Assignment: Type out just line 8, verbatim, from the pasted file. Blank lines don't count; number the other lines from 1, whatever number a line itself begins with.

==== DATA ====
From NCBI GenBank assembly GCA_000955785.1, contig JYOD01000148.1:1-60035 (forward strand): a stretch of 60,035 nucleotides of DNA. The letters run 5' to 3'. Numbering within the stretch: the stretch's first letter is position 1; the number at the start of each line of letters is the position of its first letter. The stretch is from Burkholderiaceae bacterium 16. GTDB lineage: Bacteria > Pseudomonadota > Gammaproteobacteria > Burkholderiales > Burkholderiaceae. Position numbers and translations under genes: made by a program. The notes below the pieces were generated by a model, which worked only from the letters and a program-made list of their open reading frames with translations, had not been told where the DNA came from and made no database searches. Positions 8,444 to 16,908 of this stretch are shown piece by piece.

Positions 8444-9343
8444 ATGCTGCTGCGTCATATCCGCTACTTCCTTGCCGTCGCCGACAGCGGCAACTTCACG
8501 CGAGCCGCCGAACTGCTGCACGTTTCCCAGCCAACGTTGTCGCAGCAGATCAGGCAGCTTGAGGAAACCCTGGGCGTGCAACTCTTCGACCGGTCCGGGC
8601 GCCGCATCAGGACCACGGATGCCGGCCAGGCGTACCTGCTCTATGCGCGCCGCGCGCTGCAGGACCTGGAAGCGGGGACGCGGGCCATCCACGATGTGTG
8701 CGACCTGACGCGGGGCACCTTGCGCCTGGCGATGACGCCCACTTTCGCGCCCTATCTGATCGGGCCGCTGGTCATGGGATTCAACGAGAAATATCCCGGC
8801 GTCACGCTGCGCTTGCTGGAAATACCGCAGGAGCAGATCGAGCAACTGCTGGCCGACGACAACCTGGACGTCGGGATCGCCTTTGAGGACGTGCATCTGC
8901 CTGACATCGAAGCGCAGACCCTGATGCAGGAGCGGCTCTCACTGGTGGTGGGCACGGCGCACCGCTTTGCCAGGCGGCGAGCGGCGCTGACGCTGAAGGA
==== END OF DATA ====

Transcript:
8901 CTGACATCGAAGCGCAGACCCTGATGCAGGAGCGGCTCTCACTGGTGGTGGGCACGGCGCACCGCTTTGCCAGGCGGCGAGCGGCGCTGACGCTGAAGGA